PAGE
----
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5 Comments

  1. scdeb

    My questions are about gift giving. My question is a about what happens after you give a gift. The recipient loves the gift at that moment but in the days and weeks that follow the recipient begins to complain that buttons are loose or it uses too many batteries or when they dropped it the thing chipped or whatever. They still just love the gift but there are issues. On and on it goes until you wish you had never gifted this person.
    How do you put a stop to this in a polite way? Or is it better to just give in and replace the gift even though months have gone by? I did just that recently just to put a stop to the “I think these are defective.” The item in question worked fine (I kept it for my own use.) but I replaced it just to stop the complaining. Is there a time limit for your responsibility?

    • Winifred Rosenburg

      It’s rude to complain to someone about a gift that person gave you. If it is defective, the only time you can bring it up is if the giver asks how you’re enjoying the gift, in which case you can explain that it seems to be defective. Even then, it is up to the giver to offer to replace it, and if they don’t you should just appreciate the thought put into the gift.

    • Elizabeth

      I would definitely not replace the gift, especially as the malfunctions seem due at least in part to the owner’s carelessness (in dropping it). If the thing really is defective, the natural thing to do would be to direct the person to the store or manufacture where it was sold or produced. Companies stand behind their products and would be willing to fix it or replace it. It is absolutely not up to the gift-giver to act as the ‘warranty’.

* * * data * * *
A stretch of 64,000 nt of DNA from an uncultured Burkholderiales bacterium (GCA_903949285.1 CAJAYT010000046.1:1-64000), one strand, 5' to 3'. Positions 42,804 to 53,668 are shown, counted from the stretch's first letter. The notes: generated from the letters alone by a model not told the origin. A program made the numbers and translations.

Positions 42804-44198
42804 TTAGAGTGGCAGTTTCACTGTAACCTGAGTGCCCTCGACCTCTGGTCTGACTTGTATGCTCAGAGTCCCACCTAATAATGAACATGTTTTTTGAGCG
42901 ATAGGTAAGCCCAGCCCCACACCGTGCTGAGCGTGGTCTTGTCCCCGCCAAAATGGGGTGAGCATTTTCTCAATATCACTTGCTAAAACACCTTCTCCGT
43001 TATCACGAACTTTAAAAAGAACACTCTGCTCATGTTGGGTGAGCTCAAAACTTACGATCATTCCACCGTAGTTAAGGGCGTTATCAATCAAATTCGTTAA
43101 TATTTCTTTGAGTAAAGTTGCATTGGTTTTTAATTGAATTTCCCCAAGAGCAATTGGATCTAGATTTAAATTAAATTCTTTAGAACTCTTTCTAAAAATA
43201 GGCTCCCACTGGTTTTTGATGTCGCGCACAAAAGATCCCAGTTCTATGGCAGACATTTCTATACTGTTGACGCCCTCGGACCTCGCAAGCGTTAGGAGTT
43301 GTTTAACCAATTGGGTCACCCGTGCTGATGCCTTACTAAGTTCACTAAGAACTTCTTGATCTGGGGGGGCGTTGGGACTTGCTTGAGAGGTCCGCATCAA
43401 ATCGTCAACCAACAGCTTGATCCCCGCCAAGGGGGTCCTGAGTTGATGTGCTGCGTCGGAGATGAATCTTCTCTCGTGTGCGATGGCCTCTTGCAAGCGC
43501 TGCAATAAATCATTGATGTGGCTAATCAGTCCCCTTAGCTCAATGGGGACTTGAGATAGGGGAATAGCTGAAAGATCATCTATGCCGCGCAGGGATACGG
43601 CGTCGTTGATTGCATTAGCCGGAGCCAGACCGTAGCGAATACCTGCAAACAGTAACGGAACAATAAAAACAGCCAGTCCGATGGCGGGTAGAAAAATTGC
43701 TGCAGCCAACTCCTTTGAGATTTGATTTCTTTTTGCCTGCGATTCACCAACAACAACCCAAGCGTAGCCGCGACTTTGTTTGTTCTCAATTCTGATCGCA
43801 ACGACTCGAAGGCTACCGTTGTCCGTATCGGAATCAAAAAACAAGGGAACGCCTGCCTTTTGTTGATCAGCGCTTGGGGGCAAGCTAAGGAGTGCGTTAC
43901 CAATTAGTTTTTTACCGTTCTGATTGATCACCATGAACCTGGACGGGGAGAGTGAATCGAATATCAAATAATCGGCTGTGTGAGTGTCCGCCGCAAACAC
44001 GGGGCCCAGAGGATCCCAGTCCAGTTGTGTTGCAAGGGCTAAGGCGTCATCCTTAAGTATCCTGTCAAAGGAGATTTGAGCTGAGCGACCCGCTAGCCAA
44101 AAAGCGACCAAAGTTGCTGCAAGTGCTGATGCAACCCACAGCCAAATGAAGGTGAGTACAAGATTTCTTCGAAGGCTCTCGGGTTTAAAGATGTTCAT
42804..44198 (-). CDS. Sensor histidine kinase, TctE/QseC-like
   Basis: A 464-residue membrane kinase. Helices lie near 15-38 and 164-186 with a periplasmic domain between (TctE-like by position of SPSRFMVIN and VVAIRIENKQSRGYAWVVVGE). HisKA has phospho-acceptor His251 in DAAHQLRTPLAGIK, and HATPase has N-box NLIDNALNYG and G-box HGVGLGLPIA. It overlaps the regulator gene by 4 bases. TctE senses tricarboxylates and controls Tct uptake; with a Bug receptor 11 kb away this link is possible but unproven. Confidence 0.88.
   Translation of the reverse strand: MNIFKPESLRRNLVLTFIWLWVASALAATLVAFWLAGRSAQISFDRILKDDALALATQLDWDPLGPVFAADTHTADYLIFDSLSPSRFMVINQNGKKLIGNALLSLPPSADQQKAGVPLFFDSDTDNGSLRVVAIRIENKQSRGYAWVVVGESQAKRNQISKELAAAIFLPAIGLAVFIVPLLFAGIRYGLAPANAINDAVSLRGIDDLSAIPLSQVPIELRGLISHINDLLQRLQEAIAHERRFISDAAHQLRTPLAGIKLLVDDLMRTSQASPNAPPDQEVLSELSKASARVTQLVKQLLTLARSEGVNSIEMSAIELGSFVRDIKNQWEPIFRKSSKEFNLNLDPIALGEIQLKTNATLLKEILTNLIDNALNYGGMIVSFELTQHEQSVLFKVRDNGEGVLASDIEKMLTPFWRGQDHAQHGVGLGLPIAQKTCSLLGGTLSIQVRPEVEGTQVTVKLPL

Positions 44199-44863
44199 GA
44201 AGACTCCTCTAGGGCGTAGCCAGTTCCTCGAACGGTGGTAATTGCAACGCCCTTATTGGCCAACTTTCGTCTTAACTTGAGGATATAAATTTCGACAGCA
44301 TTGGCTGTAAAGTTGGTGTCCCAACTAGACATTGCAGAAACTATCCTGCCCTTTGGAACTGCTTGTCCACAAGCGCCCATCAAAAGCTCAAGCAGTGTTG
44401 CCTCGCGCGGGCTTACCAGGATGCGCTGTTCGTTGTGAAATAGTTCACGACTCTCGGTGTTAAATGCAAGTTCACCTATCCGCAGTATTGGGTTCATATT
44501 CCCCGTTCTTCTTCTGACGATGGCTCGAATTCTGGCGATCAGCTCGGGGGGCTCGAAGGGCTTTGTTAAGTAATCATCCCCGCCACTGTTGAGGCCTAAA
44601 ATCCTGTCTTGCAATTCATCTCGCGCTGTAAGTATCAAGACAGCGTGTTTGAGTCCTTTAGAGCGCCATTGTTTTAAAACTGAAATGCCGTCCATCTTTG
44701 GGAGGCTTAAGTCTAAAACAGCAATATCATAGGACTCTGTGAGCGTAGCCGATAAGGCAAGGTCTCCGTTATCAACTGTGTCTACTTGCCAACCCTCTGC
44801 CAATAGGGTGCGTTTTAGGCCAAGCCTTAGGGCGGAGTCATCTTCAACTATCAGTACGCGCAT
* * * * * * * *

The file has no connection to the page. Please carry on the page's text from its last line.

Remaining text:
Personally, I do not think the onus is on you to act perfectly politely when confronted by extreme rudeness. You can say once, “I’m so sorry you’re having trouble with it. Here’s the receipt/I bought it at Best Buy. They’ll be able to help you with any warranty claims.” And then ignore all future comments.

  2. Jody

    SCDeb, I think the recipient isn’t being very gracious. If the gift does in fact turn out to have a defect, there are politer ways to say so. I think there are several ways to handle it. If you still have the gift receipt, you could give that to the recipient, apologize for the gift being defective, and allow the recipient to return or exchange it. If the person does this all the time, and is somebody you’d normally exchange gifts with (like a close friend or family member), maybe a gift card is appropriate in future so the recipient can choose something he/she likes (if the recipient questions a gift card, you can say there seemed to be a problem last time with the gift you chose). Does the recipient habitually raise such complaints well after the fact? Maybe it’s time to stop exchanging gifts with this person. In any case I think you were very nice to exchange the gift so long after the event.

  3. scdeb

    Jody,
    Yes, this is a family member that I can’t dodge & this has been a problem no matter what I give. I always buy good quality gifts & try to get items that this person has mentioned in the past. I’ll try the gift card ideal & see how that goes over. Thanks for the suggestion. And thanks to everyone for responding–I hope I can try to remain less involved when there are complaints from this person since the gifting will continue. I need a stiffer spine! Thanks.

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